Skip to: Content
Skip to: Site Navigation
Skip to: Search

The Simple Dollar

How to get work done? Avoid unnecessary tasks.

Urgent tasks can pop up and take attention away from the genuinely important things, Hamm writes. There are a few ways to avoid the needless distractions.

By Guest blogger / September 2, 2013

Terra Motors employees, Koshi Kuwahara, right, and Shimpei Kato work at its headquarters at Tokyo's Shibuya district.

Shizuo Kambayashi/AP/File


Having a checklist of things to do each day really keeps me organized and focused on my goals, but it doesn’t solve all my problems. Constantly throughout the day, little things come up that take me away from those important tasks.

Skip to next paragraph

The Simple Dollar is a blog for those of us who need both cents and sense: people fighting debt and bad spending habits while building a financially secure future and still affording a latte or two. Our busy lives are crazy enough without having to compare five hundred mutual funds – we just want simple ways to manage our finances and save a little money.

Recent posts

I’ll get a phone call or an email about something that seems urgent, so I end up having to pull up notes on something I didn’t expect and dig into a conversation about it.

I’ll feel absolutely out of focus and perhaps even a bit tired, so I’ll spend some time playing a game of League of Legends or something similar.

I’ll go down to the family room with my wife in the evening and get distracted by a television show instead of working on whatever I had planned to finish up.

I’ll go out to lunch with a friend and then convince myself to run a relatively unimportant errand after lunch, even though it eats up that narrow band of child-free time I have to get other things done.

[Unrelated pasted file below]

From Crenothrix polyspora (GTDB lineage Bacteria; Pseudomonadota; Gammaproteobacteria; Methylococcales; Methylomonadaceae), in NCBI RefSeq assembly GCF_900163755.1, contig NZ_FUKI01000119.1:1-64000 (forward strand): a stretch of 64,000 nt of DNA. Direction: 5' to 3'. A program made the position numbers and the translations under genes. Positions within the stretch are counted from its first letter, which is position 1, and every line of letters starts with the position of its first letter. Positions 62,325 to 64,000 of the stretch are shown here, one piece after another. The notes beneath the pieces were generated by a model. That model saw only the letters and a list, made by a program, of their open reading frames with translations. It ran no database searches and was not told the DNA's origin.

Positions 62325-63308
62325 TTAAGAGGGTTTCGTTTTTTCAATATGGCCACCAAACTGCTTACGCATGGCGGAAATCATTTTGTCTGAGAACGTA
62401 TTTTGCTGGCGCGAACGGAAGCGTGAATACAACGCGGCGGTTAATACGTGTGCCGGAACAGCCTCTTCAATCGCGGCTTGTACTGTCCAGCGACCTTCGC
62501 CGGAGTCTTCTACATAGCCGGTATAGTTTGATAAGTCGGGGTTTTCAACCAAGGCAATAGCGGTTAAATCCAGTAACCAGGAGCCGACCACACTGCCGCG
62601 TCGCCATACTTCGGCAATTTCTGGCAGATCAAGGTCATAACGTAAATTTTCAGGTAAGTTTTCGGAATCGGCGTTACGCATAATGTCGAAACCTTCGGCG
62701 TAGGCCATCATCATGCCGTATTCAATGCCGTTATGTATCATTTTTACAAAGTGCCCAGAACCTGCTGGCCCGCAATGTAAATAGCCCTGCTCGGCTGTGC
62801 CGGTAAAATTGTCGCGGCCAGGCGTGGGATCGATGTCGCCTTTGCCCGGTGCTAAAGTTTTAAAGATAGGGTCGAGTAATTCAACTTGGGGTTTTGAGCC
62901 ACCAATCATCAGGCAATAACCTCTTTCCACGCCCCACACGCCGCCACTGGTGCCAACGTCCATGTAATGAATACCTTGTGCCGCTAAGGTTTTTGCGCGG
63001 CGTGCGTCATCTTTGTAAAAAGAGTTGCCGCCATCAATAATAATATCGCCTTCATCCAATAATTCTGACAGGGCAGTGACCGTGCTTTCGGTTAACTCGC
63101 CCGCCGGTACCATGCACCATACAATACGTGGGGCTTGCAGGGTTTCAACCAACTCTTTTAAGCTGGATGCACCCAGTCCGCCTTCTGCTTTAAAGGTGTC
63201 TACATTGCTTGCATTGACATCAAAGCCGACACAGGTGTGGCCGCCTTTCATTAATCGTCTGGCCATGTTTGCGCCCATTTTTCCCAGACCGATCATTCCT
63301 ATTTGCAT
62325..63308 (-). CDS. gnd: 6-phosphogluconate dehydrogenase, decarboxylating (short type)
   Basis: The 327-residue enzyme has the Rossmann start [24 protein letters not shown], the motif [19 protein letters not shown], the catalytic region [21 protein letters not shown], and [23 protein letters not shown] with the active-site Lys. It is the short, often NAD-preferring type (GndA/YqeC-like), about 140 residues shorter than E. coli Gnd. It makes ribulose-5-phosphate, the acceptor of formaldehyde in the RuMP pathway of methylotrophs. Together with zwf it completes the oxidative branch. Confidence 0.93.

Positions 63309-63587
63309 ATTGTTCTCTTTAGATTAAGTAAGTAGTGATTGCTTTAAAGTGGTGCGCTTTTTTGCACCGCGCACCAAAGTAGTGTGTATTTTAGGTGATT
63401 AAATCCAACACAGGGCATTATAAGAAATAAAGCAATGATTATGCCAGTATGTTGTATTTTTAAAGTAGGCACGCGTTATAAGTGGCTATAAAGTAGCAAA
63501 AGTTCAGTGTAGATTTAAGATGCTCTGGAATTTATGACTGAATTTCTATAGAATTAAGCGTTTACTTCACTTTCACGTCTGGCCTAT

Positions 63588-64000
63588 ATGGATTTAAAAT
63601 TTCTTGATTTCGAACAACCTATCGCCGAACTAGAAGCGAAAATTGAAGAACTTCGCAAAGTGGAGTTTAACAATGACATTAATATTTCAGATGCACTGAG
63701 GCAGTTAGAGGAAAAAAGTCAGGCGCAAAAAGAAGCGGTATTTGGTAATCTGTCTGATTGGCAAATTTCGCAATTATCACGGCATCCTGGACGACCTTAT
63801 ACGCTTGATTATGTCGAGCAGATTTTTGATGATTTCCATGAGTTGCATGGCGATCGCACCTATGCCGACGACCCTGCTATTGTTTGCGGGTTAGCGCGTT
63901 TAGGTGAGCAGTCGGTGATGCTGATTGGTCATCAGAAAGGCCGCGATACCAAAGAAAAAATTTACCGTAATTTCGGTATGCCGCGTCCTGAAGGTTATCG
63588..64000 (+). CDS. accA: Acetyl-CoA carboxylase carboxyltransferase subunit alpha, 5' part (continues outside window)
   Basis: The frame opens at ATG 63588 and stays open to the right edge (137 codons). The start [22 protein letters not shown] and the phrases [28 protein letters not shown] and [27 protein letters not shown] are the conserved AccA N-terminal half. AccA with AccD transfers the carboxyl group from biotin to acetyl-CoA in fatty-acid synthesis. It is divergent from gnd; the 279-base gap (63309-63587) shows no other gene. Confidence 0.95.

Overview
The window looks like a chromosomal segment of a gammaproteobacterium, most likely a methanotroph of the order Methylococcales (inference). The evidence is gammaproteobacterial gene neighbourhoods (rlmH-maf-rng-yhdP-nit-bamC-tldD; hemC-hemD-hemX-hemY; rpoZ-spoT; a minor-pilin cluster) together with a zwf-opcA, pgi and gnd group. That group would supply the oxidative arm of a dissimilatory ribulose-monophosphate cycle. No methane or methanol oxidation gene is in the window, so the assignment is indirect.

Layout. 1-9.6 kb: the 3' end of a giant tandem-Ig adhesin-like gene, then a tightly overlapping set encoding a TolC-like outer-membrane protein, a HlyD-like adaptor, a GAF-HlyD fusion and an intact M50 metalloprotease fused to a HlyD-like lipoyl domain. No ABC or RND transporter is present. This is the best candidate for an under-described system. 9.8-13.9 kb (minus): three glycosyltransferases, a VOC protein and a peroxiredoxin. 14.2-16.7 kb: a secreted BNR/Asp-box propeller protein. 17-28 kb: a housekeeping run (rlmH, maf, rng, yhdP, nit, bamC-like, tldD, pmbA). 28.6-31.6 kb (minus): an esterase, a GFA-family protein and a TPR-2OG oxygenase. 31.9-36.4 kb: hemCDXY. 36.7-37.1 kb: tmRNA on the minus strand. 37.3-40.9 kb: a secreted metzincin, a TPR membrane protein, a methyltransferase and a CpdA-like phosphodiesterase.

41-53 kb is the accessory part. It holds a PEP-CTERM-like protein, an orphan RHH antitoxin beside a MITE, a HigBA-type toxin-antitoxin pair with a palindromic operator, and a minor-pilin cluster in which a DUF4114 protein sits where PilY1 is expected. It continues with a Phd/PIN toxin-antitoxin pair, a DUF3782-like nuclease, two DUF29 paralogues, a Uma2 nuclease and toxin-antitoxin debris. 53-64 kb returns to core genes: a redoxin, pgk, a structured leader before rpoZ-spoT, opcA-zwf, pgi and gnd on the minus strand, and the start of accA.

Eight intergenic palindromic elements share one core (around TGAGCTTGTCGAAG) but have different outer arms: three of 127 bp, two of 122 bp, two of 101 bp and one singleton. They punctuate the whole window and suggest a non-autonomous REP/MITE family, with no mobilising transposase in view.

Over and over again, urgent tasks pop up and take my attention away from the genuinely important things I need to do, leaving me with a hard choice later in the day between two or three important things that need attention.

For me, a few things help me avoid this.

First, I simply turn off most communication devices when I need to work. My cell phone goes off. I leave my personal Skype number on because that’s the contact number for my children’s school, but it’s only a number used for emergency purposes. I shut down my email program.

Basically, I save all of this communication for one big batch once I’ve completed some of the genuinely important things. I usually go through email twice a day at most – once a day on many days. If I let it constantly interrupt and distract me, I end up bleeding a ton of time throughout the day. The same is true for phone calls and texts to my phone – they just serve to interrupt.

Second, I keep an “errand list” for when I go into the nearest large town. Once a week, I’ll go on an “errand run” and take care of all of those errands at once. Otherwise, I simply avoid doing any errands. If I have to go out for a specific purpose and I don’t have time for a full errand run, I don’t do any of them and make the specific task go as fast as I can.

I usually keep this list of errands on my phone in a note. When I do decide to go out for errands, it turns into a long period that usually involves a library stop, a grocery stop, and usually a few other stops, and it gobbles a lot of hours, but it keeps those errands from interrupting me at other times.

  • Weekly review of global news and ideas
  • Balanced, insightful and trustworthy
  • Subscribe in print or digital

Special Offer


Doing Good


What happens when ordinary people decide to pay it forward? Extraordinary change...

Danny Bent poses at the starting line of the Boston Marathon in Hopkinton, Mass.

After the Boston Marathon bombings, Danny Bent took on a cross-country challenge

The athlete-adventurer co-founded a relay run called One Run for Boston that started in Los Angeles and ended at the marathon finish line to raise funds for victims.

Become a fan! Follow us! Google+ YouTube See our feeds!